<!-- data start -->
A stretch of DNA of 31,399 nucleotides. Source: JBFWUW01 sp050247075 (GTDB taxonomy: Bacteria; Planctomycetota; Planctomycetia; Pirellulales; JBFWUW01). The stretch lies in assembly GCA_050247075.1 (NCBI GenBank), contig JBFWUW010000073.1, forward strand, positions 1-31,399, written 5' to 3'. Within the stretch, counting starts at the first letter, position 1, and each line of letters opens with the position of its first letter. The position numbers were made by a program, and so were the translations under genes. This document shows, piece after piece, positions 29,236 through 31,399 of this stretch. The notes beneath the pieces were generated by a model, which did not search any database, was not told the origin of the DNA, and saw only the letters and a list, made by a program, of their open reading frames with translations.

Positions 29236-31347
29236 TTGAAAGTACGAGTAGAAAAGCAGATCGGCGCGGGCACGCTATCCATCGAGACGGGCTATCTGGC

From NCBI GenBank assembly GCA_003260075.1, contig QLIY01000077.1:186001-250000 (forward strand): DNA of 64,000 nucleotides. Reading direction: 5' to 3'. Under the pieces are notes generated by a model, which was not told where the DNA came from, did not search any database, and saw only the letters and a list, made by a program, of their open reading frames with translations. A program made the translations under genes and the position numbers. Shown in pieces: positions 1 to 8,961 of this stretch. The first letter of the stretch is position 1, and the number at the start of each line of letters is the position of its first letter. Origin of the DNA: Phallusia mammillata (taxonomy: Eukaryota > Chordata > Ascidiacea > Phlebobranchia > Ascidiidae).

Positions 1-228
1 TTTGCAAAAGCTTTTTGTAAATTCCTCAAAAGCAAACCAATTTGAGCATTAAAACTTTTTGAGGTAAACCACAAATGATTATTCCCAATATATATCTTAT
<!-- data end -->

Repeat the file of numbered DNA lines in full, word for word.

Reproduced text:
A stretch of DNA of 31,399 nucleotides. Source: JBFWUW01 sp050247075 (GTDB taxonomy: Bacteria; Planctomycetota; Planctomycetia; Pirellulales; JBFWUW01). The stretch lies in assembly GCA_050247075.1 (NCBI GenBank), contig JBFWUW010000073.1, forward strand, positions 1-31,399, written 5' to 3'. Within the stretch, counting starts at the first letter, position 1, and each line of letters opens with the position of its first letter. The position numbers were made by a program, and so were the translations under genes. This document shows, piece after piece, positions 29,236 through 31,399 of this stretch. The notes beneath the pieces were generated by a model, which did not search any database, was not told the origin of the DNA, and saw only the letters and a list, made by a program, of their open reading frames with translations.

Positions 29236-31347
29236 TTGAAAGTACGAGTAGAAAAGCAGATCGGCGCGGGCACGCTATCCATCGAGACGGGCTATCTGGC

From NCBI GenBank assembly GCA_003260075.1, contig QLIY01000077.1:186001-250000 (forward strand): DNA of 64,000 nucleotides. Reading direction: 5' to 3'. Under the pieces are notes generated by a model, which was not told where the DNA came from, did not search any database, and saw only the letters and a list, made by a program, of their open reading frames with translations. A program made the translations under genes and the position numbers. Shown in pieces: positions 1 to 8,961 of this stretch. The first letter of the stretch is position 1, and the number at the start of each line of letters is the position of its first letter. Origin of the DNA: Phallusia mammillata (taxonomy: Eukaryota > Chordata > Ascidiacea > Phlebobranchia > Ascidiidae).

Positions 1-228
1 TTTGCAAAAGCTTTTTGTAAATTCCTCAAAAGCAAACCAATTTGAGCATTAAAACTTTTTGAGGTAAACCACAAATGATTATTCCCAATATATATCTTAT